For EVs, there is no ‘one-size-fits-all’ charging solution, and different options must be weighed carefully
By Arunesh Karkun &
Mridula Dixit Bharadwaj
Globally, electric vehicles (EVs) continue to gain in popularity. As of 2018, according to the International Energy Agency (IEA), over 50 lakh electric passenger cars were in operation, with approximately 52 lakh charging points worldwide.
For large-scale adoption of EVs, a hassle-free charging experience is crucial. With EVs suffering from high upfront costs and an inability to travel over a long distance on a single charge, buying them remains an unattractive proposition at present. In India, since 2015, the Faster Adoption and Manufacturing of (Hybrid and) Electric Vehicles (FAME) scheme has introduced subsidisation of EVs. However, four years hence, only 2.8 lakh EVs have been supported under FAME. In comparison, automobile sales in India crossed 2.67 crore in 2018. It is clear that the subsidies on EV sales alone will not be sufficient to meet the ambitious target set by the government. This is essentially so because of the inconvenience caused to EV adopters due to a shortage of charging stations, hindering EV deployment. The installation of a reliable, grid-friendly, and accessible network of public chargers is, therefore, a necessary prerequisite for the success of EVs.
This has been highlighted by the government in both the Union Budget and the Economic Survey. The Phase 2 of the FAME scheme has laid emphasis on the installation of a robust public charging infrastructure. In terms of deployment, the Energy Efficiency Services Ltd has led the way by commissioning 300 AC and 170 DC chargers across India. The government has installed 51 public charging points that are operational in Delhi NCR. While a promising start has been made, a few key factors must be considered to develop a large-scale EV charging network.
Currently, multiple charging standards are being adopted. The Department of Heavy Industries has introduced the Bharat AC-001 and DC-001 standards for EV chargers. The DC-001 standard relies on Chinese GB/T connector standards. There are two other major standards—CCS and CHAdeMO. Guidelines from the ministry of power indicate that a public charging station must be able to cater to EVs that adhere to any of the above standards. However, the development of a national standard for chargers and connectors will be more beneficial; it will also provide more clarity to the manufacturers, buyers and service providers. As the current Bharat standards are limited by a maximum power rating of 15kW, EVs with larger batteries that need to be charged at higher power levels, such as electric buses, will require different standards. The Bureau of Indian Standards is currently developing comprehensive standards for EV charging.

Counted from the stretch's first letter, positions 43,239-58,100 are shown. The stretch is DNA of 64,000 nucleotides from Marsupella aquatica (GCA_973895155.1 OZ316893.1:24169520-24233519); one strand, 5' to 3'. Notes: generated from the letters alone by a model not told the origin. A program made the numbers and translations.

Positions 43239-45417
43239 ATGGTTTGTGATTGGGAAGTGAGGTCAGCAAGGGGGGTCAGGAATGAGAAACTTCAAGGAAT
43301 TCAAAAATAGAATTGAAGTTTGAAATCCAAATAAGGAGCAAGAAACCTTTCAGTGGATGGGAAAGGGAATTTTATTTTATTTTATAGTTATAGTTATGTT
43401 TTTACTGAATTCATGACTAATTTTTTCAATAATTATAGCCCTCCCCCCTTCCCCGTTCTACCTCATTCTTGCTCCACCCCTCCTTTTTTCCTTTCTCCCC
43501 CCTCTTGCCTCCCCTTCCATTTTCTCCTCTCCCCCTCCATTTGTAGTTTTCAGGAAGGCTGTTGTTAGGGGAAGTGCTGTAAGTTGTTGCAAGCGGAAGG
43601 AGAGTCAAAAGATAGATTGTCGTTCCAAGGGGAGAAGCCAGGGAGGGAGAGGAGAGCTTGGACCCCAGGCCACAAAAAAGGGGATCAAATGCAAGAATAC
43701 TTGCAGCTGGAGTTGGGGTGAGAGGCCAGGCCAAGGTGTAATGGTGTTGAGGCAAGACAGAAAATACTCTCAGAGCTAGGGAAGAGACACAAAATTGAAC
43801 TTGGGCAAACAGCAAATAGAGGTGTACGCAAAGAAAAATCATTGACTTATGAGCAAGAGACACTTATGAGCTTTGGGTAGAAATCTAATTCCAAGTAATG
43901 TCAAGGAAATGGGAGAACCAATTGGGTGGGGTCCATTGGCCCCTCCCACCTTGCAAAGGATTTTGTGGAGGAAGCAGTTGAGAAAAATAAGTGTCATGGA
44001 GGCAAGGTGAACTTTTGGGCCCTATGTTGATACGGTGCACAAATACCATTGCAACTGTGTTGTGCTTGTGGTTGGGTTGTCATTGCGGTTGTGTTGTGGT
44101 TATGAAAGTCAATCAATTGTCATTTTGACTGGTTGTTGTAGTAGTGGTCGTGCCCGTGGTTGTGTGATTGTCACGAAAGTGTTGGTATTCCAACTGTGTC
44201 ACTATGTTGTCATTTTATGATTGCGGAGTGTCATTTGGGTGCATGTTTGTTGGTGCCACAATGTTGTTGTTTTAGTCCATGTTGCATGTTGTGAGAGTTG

The choice of charging method and technology is another key consideration. Different categories of EVs have different operational constraints. Generally, commercial vehicles cover longer distances than personal vehicles in a day. They also require frequent and fast recharging, for which low-powered AC- and DC-based charging systems are not suitable. While larger on-board batteries may reduce the need for frequent recharge, they will add significantly to the upfront costs of EVs, and additional weight. Given this, the role of alternate charging solutions must be explored. These can be grouped into three categories—opportunity charging, battery swapping, and hybrid trolleybus systems.
In ‘opportunity charging’, EVs top-up their batteries during very short stops, through high power DC-based charging. A high amount of energy can be transferred to the battery in a very short span of time. This can be beneficial for electric buses with smaller battery packs. However, frequent fast charging can degrade batteries faster than usual.
‘Battery swapping’ involves the removal and replacement of the on-board battery. This allows the EV to replace a discharged battery in a few minutes, by visiting a swapping station, where batteries are charged and stored. While this has been demonstrated to work across different vehicle categories, issues pertaining to the interoperability of batteries and related connectors need to be addressed.
‘Hybrid trolleybus systems’ are buses that draw power from overhead lines during operations. They have small on-board batteries that enable operation even when disconnected from overhead power lines.
Each of these solutions have unique advantages, making them better suited to certain categories of EVs more than others. For instance, battery swapping-based electric two-wheelers have been successful in Taiwan, whereas a large number of electric bus projects in Europe utilise opportunity charging and hybrid trolleybus systems. It is also important to note that these solutions need significant capital investment to build the required infrastructure. However, once built, the return on investment will increase with usage. Thus, for EVs, there is no ‘one-size-fits-all’ charging solution, and different options must be weighed carefully. That said, the future of EVs looks bright in India. As the technology matures, India must prepare itself to make the most of this opportunity to move towards a cleaner and greener future.
Authors are with the Center for Study of Science, Technology and Policy (CSTEP)